So Who is this "Database Guy"?
And now.... the List!
Top 10 NBA Clutch Players of All Time
Pressure pushing down on me, pressing down on you no man asked for, belted out like only a strung-out David Bowie could do, to a back-beat later made famous by white boy rapper and Max Headroom lookalike, Rob Vanilla Ice Van Winkle.
Pressure. The same oppressive condition that inspired David Bowie and Queens 1982 hit has perplexed sport psychologists for years. Why do some athletes continuously rise to the occasion in pressure situations, while others fold like Liza Minnelli in a liquor store?
The following is my Top 10 tribute to those athletes that have risen to the occasion over and over again.
10. Kobe Bryant If you know me, you know how much it kills me to put Kobe on this list. Ive been the quintessential Laker Hater all of my life. When Magic hit that shot in Game 4 of the 1987 Finals against the Celtics I wanted to crawl under and rock and die (this will be discussed later). At least Magic is a likeable guy. Heres a guy that broke up a dynasty in L.A., has always isolated himself from his teammates, clearly frustrated the unshakable Zen Master, Phil Jackson, and couldnt get along with one of the most likeable figures in NBA history and yet Laker fans still adore him. I just dont get it.
That being said, Im putting aside my personal feeling for the guy and the team he plays for, in order to write this column. Kobe is clutch. Hes very much like Magic and Kareem and Big Game James in that when the clock is ticking down, and youre really pulling for the other team, youre terrified to see Kobe with the ball. You know hes going to hit the shot. Hes done it a thousand times before and no doubt hell do it a thousand more times before he retires. There, I said it. I feel dirty now, like I need to take a shower or something.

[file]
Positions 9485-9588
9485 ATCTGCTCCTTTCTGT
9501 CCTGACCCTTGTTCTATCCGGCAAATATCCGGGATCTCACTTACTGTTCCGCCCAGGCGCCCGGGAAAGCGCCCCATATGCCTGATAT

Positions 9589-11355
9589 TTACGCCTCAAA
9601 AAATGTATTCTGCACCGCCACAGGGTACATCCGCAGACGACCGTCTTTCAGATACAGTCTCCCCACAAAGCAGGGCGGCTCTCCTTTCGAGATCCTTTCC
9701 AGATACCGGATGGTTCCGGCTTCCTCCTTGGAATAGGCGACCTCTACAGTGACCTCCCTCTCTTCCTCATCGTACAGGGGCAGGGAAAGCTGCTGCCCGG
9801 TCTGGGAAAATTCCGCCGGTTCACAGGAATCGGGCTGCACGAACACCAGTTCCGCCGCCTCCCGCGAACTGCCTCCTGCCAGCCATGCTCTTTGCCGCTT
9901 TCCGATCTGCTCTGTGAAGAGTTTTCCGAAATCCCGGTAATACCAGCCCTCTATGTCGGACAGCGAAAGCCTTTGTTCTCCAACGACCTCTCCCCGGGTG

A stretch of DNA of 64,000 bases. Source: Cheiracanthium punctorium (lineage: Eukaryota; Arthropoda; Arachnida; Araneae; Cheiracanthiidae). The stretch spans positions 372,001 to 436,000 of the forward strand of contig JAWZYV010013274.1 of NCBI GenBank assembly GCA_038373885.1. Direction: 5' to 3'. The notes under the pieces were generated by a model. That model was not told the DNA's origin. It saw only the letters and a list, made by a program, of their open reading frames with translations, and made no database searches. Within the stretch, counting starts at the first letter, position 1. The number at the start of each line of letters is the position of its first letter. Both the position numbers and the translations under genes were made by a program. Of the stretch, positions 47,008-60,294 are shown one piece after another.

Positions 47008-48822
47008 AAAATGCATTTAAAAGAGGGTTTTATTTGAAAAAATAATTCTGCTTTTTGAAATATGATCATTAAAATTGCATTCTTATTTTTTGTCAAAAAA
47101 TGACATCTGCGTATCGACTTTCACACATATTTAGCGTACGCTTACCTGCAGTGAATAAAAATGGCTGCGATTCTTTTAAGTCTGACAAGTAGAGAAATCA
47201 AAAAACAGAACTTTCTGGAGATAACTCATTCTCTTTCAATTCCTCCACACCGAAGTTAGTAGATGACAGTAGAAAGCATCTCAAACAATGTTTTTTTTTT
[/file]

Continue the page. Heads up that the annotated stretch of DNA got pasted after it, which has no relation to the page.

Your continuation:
9. Bill Russell OK, maybe he didnt hit nearly as many clutch-time shots as the other guys on this list, but when it came to performing in big games, Bill Russell always came through. In an era when Wilt Chamberlain absolutely dominated NBA teams, Russell never let Chamberlain get the better of him. During their decade-long rivalry, Russell and the Celtics hung nine NBA Championship banners, while Wilts Warriors and Lakers were left hanging their heads. Forget Pedro and the Yankees, Bill Russell was Wilts original Whos your daddy guy.
8. Tracy McGrady Maybe its a little premature to put T-Mac on this list, but lets be honest, the guy is sick. Thirteen points in the last 35 seconds, Rockets beat the Spurs by one. Are you kidding me? Ive watched a lot of NBA games in my day, but T-Macs 13 in 35 made Isiahs 17 consecutive points look like Roseanne Barr at a Hawaiian Tropics bikini contest.
The biggest difference to me between having T-Mac on our team as compared to some of the other Franchise players the Rockets used to have? When the ball is in his hands at the end of a close game, I expect the Rockets to win. I expect him to hit the shot and make the smart decisions. In years past, I would be pacing around, mumbling incoherently to myself, terrified at all the bad things that could possibly go wrong. Thank you, T-Mac, my stomach and Mylanta both appreciate it.
7. John Havlicek Some call him Hondo, others might call him Jerry West with all the bling-bling. Havlicek steals it! Over to Sam Jones. Havlicek stole the ball! Its all over! Johnny Havlicek stole the ball! In the immortal words of Forrest Gump, Thats all I have to say about that.
6. Robert Horry He will never be as great as the other nine names on this list; however, when it comes to hitting big shots in big games, Robert Horry will have to be remembered as one of the best ever.
All of these clutch shots and no nickname? Heres a few just off the top of my head: Robert Cinderella Story Horry. Robert Death or Glory Horry (The Clash tribute nickname). Got some suggestions of your own? E-mail me at email@example.com.
5. Reggie Miller The original Knick-killer. As a huge NBA fan, was there anything better than watching Reggie and the Pacers go into The Garden (Madison Square Garden, that is, not to be confused with Tha Gahhhhden in Beantown) to battle Spike Lee and the New York Knicks.